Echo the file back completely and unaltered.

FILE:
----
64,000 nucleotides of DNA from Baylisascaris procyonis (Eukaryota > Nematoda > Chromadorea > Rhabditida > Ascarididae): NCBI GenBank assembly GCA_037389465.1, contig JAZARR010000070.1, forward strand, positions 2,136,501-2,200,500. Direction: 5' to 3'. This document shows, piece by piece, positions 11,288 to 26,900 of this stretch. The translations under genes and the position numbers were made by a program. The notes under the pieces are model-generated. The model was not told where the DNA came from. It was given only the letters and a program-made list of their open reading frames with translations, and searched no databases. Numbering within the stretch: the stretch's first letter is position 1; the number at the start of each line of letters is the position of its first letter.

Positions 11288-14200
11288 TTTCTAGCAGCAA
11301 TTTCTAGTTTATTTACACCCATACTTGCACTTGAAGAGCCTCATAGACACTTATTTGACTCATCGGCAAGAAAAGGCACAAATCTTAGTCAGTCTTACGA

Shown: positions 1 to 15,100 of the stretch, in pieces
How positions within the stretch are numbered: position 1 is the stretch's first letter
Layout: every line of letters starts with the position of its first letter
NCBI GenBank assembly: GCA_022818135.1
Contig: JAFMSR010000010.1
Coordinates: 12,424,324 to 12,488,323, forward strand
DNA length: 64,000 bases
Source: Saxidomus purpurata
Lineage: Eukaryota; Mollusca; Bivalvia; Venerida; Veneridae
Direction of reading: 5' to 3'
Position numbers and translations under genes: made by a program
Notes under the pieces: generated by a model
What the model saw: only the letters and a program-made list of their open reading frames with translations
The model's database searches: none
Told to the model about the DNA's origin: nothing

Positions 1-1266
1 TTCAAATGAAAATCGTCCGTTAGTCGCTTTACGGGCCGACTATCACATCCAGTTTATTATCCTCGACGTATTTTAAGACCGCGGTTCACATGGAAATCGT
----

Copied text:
64,000 nucleotides of DNA from Baylisascaris procyonis (Eukaryota > Nematoda > Chromadorea > Rhabditida > Ascarididae): NCBI GenBank assembly GCA_037389465.1, contig JAZARR010000070.1, forward strand, positions 2,136,501-2,200,500. Direction: 5' to 3'. This document shows, piece by piece, positions 11,288 to 26,900 of this stretch. The translations under genes and the position numbers were made by a program. The notes under the pieces are model-generated. The model was not told where the DNA came from. It was given only the letters and a program-made list of their open reading frames with translations, and searched no databases. Numbering within the stretch: the stretch's first letter is position 1; the number at the start of each line of letters is the position of its first letter.

Positions 11288-14200
11288 TTTCTAGCAGCAA
11301 TTTCTAGTTTATTTACACCCATACTTGCACTTGAAGAGCCTCATAGACACTTATTTGACTCATCGGCAAGAAAAGGCACAAATCTTAGTCAGTCTTACGA

Shown: positions 1 to 15,100 of the stretch, in pieces
How positions within the stretch are numbered: position 1 is the stretch's first letter
Layout: every line of letters starts with the position of its first letter
NCBI GenBank assembly: GCA_022818135.1
Contig: JAFMSR010000010.1
Coordinates: 12,424,324 to 12,488,323, forward strand
DNA length: 64,000 bases
Source: Saxidomus purpurata
Lineage: Eukaryota; Mollusca; Bivalvia; Venerida; Veneridae
Direction of reading: 5' to 3'
Position numbers and translations under genes: made by a program
Notes under the pieces: generated by a model
What the model saw: only the letters and a program-made list of their open reading frames with translations
The model's database searches: none
Told to the model about the DNA's origin: nothing

Positions 1-1266
1 TTCAAATGAAAATCGTCCGTTAGTCGCTTTACGGGCCGACTATCACATCCAGTTTATTATCCTCGACGTATTTTAAGACCGCGGTTCACATGGAAATCGT